Students find ‘home’ in residence halls
This article is featured in the 2020 Fall special issue.
The prospect of living in a dorm is, for many new students, one of the most foundational parts of college life. Somewhere between the buzzing excitement of move-in day and the bittersweet last glance through the door before leaving on break, many develop soft spots for their little rooms. When walking back to the dorms after a long night of studying in the library, some students even find themselves unthinkingly saying that they’re “heading home.”
So what makes your dorm, in all its boxy glory, a home? Is it the fact that the art on the walls is curated specially and solely for you? Is it because you can always rely on having some peace and quiet within its four walls? Is it because your roommate walks through the door and shouts “Honey, I’m home!” like a 1950s businessman returning from the office? Perhaps your dorm is home simply because it is yours. For many students living independently for the first time in college, a dorm room represents newfound agency; it's a place where you can live according to your own schedule, decorate in your own style and invite people in on your own whim.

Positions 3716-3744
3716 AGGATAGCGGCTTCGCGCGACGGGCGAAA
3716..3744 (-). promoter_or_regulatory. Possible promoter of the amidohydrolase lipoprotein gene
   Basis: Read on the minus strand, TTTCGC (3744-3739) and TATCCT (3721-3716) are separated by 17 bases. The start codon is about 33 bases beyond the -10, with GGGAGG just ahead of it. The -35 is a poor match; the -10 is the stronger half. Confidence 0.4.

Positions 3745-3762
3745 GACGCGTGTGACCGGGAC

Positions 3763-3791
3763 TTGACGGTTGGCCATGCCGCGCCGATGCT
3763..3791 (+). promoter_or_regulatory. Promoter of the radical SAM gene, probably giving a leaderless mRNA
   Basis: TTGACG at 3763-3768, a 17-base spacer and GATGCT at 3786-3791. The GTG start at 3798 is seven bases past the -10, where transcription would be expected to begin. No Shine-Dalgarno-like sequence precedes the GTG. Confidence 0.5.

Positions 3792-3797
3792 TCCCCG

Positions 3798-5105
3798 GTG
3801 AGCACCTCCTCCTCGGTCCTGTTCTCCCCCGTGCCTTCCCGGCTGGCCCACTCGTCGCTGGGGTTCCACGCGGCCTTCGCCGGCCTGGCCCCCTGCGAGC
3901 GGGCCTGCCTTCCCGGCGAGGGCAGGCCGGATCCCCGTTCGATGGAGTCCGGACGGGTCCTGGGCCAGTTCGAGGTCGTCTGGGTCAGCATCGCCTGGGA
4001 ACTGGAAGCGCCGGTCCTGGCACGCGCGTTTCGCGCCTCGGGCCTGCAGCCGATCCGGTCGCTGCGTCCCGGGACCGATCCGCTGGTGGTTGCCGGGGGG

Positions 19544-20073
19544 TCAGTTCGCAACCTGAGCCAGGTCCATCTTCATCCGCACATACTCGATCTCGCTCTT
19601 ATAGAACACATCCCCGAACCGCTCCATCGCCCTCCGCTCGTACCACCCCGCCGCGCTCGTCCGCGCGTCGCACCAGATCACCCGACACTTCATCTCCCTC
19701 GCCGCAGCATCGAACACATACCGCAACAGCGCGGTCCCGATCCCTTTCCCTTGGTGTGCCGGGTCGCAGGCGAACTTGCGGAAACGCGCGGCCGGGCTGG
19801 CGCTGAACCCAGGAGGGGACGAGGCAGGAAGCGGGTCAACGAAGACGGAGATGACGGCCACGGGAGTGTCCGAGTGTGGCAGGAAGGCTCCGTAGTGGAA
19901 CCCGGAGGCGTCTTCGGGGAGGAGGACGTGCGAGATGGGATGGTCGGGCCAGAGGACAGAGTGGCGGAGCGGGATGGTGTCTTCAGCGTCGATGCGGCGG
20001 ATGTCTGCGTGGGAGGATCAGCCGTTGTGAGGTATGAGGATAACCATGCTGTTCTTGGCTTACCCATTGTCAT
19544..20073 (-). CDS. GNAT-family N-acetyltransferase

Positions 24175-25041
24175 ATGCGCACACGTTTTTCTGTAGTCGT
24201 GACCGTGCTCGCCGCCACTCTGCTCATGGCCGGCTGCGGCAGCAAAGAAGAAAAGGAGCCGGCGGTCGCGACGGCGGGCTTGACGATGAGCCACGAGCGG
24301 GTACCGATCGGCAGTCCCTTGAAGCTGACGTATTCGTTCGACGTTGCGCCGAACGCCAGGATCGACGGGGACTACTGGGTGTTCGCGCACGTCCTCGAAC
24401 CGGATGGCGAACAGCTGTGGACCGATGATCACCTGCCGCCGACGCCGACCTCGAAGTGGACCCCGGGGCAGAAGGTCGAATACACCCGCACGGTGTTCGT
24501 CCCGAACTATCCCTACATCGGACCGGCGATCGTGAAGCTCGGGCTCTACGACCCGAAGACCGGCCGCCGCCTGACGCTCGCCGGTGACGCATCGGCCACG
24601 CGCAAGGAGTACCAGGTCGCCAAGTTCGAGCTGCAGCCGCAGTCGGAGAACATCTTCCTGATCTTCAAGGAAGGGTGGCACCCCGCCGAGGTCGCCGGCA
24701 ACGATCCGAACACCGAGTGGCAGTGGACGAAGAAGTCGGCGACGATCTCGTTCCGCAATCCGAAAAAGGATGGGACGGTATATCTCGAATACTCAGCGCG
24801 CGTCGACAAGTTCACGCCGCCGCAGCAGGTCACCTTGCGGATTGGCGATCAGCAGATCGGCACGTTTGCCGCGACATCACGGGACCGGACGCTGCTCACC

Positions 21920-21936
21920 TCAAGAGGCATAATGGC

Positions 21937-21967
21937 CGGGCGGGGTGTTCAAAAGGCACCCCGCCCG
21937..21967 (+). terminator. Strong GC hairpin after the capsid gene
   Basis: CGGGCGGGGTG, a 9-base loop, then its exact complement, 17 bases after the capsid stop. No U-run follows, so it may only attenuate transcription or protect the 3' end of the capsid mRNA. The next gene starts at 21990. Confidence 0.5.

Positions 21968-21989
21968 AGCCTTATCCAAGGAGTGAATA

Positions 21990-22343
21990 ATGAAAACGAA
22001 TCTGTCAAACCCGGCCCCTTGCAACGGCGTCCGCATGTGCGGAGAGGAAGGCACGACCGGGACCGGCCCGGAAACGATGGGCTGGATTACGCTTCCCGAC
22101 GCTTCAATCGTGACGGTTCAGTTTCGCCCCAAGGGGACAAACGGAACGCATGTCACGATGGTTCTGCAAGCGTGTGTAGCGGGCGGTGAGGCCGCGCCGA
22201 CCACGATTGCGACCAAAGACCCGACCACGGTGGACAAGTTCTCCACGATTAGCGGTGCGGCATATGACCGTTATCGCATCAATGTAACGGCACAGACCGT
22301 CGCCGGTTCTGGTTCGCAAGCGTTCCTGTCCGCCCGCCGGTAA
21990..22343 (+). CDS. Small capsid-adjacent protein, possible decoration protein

This fall’s hybrid term has complicated the dorm room’s role in student life. Because of the long hours students spend in their rooms taking online classes, the reduced frequency of activities held elsewhere on campus and the small selection of non-dorm study spaces, for many, rooms now feel more like symbols of confinement than independence.
And yet with limited opportunity to meet people through classes and clubs, in-person interaction in residence halls is more important than ever for students warding off feelings of isolation. This fall, among the complexities of quarantine and remote learning, Dartmouth students are reconceptualizing the construction of home in their residence halls.
When moving in for fall term, students had a tall order to fill: bringing enough stuff to make the dorms comfortable during a long stay in quarantine, but not so much stuff that the room couldn’t be packed up within 24 hours — in September, the College advised students to bring only what they could carry in case of a campus evacuation. Students had to be especially mindful in deciding what to pack.
“The gym was closed when we moved in, so I brought a yoga mat and some weights, which I thought would be really helpful for having things to do in my room,” Callie Moody ’24 said. “I tried to make sure that I had enough storage, so that everything could be packed away and I could have more open space. I also focused on making sure I had a comfortable bed, because I knew I’d be spending a lot more time than usual studying on it.”